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Modeling Physical Habitat Parameters

Robert K. Hall 1, Daniel T. Heggem 2, Anne C. Neale 2, Rick Van Remortel 3, Phil Kaufmann 4, Daniel Hagans 5 and Janet Y. Hashimoto 1

1 USEPA Region IX, WTR2, 75 Hawthorne St., San Francisco, CA 94105
2 USEPA ORD Environmental Sciences Division, Landscape Ecology Branch, Las Vegas, NV 89119
3 Lockheed Martin Environmental Services, Las Vegas, NV, 89119.
4 USEPA ORD Western Ecology Division, NHEERL, Corvallis, OR. 97333
5 Pacific Watershed Associates, PO Box 4433, Arcata, CA 95518

Salmonid populations can be affected by alterations in stream physical habitat. Fish productivity is determined by the stream's physical habitat structure (channel form, substrate distribution, riparian vegetation), water quality, flow regime and inputs from the watershed (sediments, nutrients, and organic matter). The interaction of these components influences primary production, and fish population and community structure within the stream. Physical habitat is an important and often overlooked ingredient for good stream condition. The objective of this paper is to predict, on a watershed scale, the characteristics of stream physical habitat structure in the Eel River Basin. Geology in the basin is dominated by the Franciscan formation, a complex assemblage of shales, sandstones and conglomerates of marine origin intermixed with igneous extrusives. These lithologies in combination with regional tectonic activity, steep terrain and climatic factors have rendered the Eel River Basin geologically unstable. Net result is high sediment loads to the streams. Terrestrial and riparian habitat consist of low elevation oak woodlands with valley oak grading to pines and fir at higher elevations. Canopy conditions range from closed, or nearly closed to open depending on the level of human disturbance. The metric of riparian habitat quality is calculated by using the National Land Cover Data along with the National Hydrological Data to determine the percentage of riparian vegetation cover. Per cent riparian forest correlated with channel alteration and bank stability. Sediment distribution, as tons per year for subwatersheds using the RUSLE model, correlated with the EMAP and Rapid Habitat Assessment sediment parameters.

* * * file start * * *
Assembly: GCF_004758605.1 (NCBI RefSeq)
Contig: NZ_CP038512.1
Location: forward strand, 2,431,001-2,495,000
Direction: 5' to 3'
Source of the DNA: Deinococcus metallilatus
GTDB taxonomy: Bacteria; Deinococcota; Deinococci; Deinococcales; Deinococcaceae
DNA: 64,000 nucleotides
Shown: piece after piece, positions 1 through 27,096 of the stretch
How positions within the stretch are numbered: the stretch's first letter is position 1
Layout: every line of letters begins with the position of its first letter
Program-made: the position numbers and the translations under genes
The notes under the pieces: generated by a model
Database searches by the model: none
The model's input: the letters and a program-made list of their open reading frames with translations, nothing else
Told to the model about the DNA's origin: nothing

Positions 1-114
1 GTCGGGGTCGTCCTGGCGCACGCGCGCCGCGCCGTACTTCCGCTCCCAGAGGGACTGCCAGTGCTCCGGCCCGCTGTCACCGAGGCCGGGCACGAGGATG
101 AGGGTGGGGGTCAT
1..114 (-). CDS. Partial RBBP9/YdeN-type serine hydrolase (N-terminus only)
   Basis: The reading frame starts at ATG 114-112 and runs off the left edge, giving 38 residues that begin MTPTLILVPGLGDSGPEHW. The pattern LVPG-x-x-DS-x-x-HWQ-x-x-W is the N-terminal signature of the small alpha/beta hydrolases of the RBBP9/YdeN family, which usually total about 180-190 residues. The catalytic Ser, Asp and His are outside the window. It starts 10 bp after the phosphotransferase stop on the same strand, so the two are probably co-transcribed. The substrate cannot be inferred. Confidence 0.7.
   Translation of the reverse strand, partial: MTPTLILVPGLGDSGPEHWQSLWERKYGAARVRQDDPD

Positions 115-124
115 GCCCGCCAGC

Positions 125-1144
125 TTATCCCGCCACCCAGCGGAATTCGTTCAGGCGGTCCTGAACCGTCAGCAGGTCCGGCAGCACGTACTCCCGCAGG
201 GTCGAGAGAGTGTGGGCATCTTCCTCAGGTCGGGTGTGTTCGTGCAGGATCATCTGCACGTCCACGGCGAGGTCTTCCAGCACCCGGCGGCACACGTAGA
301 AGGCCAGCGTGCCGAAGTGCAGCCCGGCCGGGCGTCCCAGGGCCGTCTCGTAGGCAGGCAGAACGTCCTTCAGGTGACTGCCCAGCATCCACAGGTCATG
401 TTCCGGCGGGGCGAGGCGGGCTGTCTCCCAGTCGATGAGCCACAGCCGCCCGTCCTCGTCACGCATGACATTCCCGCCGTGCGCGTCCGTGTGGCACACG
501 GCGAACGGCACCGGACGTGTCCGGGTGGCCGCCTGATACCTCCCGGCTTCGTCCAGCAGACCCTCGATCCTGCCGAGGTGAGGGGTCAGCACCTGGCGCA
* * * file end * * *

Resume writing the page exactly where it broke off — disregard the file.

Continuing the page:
Keywords: Salmonid, physical habitat, riparian, sediment

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